Universities Cite 'Damaging Effects' of Trump Order

February 14, 2017

The eight universities in the Ivy League have joined nine other major research universities, including the University of Chicago, the Massachusetts Institute of Technology and Stanford University, in filing an amicus brief in a court challenge levied by the New York state attorney general and others opposing President Trump’s executive order temporarily barring entry by nationals of seven Muslim-majority countries and of refugees. A temporary restraining order upheld by an appellate court in a separate legal challenge on Thursday prohibits the Trump administration from enforcing the entry ban.

“While the executive order is currently limited to seven countries, its damaging effects have already been widely felt by American universities,” the brief states. “When the executive order went into effect, the 90-day suspension of entry left some of amici’s students, faculty and scholars stranded abroad, while others were unable to leave the United States to travel to their home countries or elsewhere for field research, academic meetings and family and personal obligations. Prospectively, the order threatens amici’s ability to attract the best students, faculty and scholars from throughout the globe, who depend on the ability to leave and return to this country. The uncertainty generated by the order and its implementation is already having negative impacts well beyond persons from the seven affected countries. People from all over the world are understandably anxious about having their visas prematurely canceled through no fault of their own. Individuals scheduled to attend academic conferences are uncertain whether they can attend, and many may have to cancel. Comments by high-ranking executive branch officials have suggested that the order could be extended to other countries, heightening institutional anxiety.”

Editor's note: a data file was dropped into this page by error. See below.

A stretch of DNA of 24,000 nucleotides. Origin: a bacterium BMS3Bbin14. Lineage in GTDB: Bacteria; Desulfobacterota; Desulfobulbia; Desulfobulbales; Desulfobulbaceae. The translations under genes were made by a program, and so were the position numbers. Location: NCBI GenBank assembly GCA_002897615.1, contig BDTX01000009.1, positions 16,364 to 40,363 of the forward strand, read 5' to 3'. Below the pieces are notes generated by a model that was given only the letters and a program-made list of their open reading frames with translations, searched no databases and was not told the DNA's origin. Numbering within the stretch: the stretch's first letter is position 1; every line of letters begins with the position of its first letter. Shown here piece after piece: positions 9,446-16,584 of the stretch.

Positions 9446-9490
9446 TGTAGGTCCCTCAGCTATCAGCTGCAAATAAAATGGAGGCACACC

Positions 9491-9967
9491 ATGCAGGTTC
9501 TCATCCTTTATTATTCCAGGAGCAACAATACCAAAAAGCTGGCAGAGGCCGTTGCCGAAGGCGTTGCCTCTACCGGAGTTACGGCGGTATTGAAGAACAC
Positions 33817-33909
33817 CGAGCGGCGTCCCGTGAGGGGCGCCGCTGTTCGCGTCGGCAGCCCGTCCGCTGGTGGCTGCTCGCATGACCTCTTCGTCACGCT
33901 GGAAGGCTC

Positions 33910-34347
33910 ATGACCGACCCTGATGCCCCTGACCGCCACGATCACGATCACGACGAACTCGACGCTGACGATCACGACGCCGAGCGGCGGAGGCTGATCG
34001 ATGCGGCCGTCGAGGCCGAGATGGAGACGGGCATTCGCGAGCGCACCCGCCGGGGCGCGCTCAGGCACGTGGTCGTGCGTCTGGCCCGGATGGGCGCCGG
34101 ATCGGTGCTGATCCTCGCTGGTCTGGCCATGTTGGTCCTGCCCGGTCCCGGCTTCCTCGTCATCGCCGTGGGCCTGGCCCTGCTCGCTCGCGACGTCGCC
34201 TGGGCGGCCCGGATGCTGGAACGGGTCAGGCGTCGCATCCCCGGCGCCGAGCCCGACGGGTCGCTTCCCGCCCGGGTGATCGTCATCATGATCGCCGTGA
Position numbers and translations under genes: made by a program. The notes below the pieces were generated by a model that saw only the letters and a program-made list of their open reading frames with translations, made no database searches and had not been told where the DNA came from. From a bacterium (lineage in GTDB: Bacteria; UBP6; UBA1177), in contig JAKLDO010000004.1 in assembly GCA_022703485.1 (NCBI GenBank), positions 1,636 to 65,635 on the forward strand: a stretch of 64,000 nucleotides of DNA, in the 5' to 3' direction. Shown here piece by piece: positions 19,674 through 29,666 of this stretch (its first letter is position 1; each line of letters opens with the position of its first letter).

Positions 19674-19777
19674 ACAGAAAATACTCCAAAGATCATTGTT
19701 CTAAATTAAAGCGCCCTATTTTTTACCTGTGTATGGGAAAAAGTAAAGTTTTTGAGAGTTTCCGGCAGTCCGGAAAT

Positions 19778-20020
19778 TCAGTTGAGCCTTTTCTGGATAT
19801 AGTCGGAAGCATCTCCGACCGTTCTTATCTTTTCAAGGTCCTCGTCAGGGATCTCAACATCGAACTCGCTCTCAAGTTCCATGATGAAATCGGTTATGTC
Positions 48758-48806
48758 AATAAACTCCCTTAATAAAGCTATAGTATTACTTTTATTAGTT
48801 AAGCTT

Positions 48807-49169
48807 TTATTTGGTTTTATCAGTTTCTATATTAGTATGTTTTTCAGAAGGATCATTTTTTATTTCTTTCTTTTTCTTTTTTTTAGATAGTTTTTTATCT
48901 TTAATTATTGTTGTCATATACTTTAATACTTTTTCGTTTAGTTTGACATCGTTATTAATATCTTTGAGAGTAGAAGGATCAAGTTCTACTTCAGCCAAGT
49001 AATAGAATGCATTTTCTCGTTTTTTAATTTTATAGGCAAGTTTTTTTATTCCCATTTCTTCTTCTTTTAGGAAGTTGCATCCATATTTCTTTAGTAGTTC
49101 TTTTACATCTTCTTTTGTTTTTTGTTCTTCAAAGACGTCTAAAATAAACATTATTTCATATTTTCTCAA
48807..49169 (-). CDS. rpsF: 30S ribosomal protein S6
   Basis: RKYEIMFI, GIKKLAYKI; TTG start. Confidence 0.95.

Be the first to know.
Get our free daily newsletter.


+ -

Expand commentsHide comments  —   Join the conversation!

Opinions on Inside Higher Ed

Inside Higher Ed’s Blog U

Back to Top